Here is bread, which strengthens man's heart, and therefore is called The Staff Of Life.
Bread is a key food - the key foodstuff for many cultures - made from baking (cooking) a mixture of flour (ground cereal) and water. It is probably the most common way of converting a cereal crop into something easier to eat. The most familiar bread worldwide is made from one form of wheat or the other but barley, ground peas and beans and maize have all played major roles as well - wherever the staple crop has been a cereal that cannot be easily cooked into something appetising, it will usually be ground and made into bread1. Primitive forms of bread made from pretty much any starchy material seem to be in evidence as far back as thirty millenia ago (~28,000 BC) but cereals become predominant around 8000 BC with the dawn of agriculture.
There is a lot more to the making of bread - the addition of salt, herbs and spices, for example and the inclusion of nuts, fruit and vegetables are all common, but probably the most significant refinement is the use of yeast. Yeast is added to the flour-water mixture to form a dough which is then allowed to sit in a warm environment so that that carbon dioxide produced by the yeast creates bubbles making the resulting bread softer and greater in volume. When the bread has 'risen' sufficiently it is then baked to cook it and to kill the yeast. The use of yeast and partial fermentation has a significant amount in common with the making of beer - and in early history the two could get pretty similar with primitive beers often being basically liquid bread. Pliny the Elder records the Gauls and Iberians as using the foam from beer in their breadmaking.
Modern baking can also use chemical additives such as baking soda to replace the yeast and speed up the rising process. The exact nature of the source grains, additives and baking process control which of the hundreds (at least) of different kinds of bread you end up with. Other differences may stem from the shaping of the bread, normally for cosmetic purposes.
Historically bread has often be socially stratified with the best and finest white bread (manchet in medieval Europe) commanding the higest prices and serving the finest tables, whilst coarser, darker breads made from poorer ingredients (possibly mixing or replacing the wheat with barley) fed the poor - how fresh your bread was could often be a function of status and income as well. In some times and places bread was also baked as food for dogs and horses - often mostly barley bread with a significant proportion of straw and pea or bean meal added.
One who makes bread for a living is known as a baker. In small, primitve or rural communities everyone will probably bake for themselves. How often a community bakes will likely be a function of wealth and developement - a poor, primitive community may only fire up the ovens once a week and bake enough bread for seven days (which may be pretty unpleasant come the next baking day). Eventually the volume of bread required may be more than the ovens can handle all at once (or people may decide that they can afford slightly fresher bread than this) and there will be another baking introduced. Eventually - and quite quickly in urban areas - the baking becomes daily and needs a professional to look after it. Hence the baker.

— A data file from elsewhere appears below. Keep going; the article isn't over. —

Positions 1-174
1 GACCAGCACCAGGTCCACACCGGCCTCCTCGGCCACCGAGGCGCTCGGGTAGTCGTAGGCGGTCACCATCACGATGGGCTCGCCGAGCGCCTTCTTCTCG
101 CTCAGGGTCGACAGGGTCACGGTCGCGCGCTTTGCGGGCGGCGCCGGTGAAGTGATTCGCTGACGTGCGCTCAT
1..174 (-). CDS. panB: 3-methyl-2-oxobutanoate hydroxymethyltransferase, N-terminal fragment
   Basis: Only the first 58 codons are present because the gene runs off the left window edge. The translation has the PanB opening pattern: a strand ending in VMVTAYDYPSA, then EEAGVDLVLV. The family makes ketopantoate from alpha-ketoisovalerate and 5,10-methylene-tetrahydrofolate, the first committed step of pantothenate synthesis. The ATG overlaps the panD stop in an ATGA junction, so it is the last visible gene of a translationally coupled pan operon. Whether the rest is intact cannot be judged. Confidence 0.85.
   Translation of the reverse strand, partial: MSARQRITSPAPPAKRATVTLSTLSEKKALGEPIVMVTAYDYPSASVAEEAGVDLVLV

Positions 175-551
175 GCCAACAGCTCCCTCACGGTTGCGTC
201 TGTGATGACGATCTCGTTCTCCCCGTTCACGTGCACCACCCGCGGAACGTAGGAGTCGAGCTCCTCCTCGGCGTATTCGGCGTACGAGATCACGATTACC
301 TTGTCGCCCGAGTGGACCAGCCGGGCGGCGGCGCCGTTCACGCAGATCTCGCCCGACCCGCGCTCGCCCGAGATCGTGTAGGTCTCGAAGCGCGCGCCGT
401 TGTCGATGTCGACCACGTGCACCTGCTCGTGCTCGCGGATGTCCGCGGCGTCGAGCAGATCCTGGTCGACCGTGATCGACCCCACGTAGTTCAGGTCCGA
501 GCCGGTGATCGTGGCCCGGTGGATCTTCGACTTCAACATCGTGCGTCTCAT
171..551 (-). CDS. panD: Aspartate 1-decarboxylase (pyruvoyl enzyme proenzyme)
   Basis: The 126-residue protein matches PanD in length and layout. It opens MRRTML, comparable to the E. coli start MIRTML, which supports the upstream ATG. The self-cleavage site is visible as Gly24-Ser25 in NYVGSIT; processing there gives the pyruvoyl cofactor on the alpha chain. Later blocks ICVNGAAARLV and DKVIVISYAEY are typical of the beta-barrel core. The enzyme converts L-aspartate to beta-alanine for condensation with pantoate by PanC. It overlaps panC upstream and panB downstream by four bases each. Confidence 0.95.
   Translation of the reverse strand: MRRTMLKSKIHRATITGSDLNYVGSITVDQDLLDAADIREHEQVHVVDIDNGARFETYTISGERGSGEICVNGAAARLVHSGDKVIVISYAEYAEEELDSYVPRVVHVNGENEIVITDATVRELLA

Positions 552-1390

Culturally bread is extremely significant to those cultures that use it3 - because it is the staple food source of the culture it also represents life itself and becomes a metaphor for payment ("Breadwinner", "Putting bread on the table", "earning your crust") … if not the actual means itself (Grain-based local currency)… and significant in cultural and religious ceremonies (like the Christian Eucharist). The English word "lord" is derived from the Saxon for "giver of bread" and a companion is one with whom you eat bread. Productive land is most likely to be referred to as the "bread basket" of the region that it feeds. The list goes on. In cultures with a strong hospitality tradition, bread and salt were often the key indicators that forged the host-guest bond. It may also represent stability, continuity and mundanity - in The Lord's Prayer "Our daily bread" is seen to represent the day-to-day necessities of life and, again in the Eucharist it is coupled with wine to represent the totality of human need ("bread for your feasting, wine for your joy and worship to feed the soul").
The metaphorical mundanity and wholesomeness of bread were often seen to have mystical significance as well - bread in your pocket or wrapped in a child's swaddling clothes could provide protection from abduction by fairies and fresh bread was said to go stale in the presence of unwholesome magic (much as milk would curdle), which could make it a detector - or perhaps an absorber - of magical attack.
Bread may symbolise fertility, labour, peace or the element of earth - alternatively it may also represent the harmonious fusion of the four classical elements (grain from the earth, mixed with water and air and baked in fire) and thus life or mankind.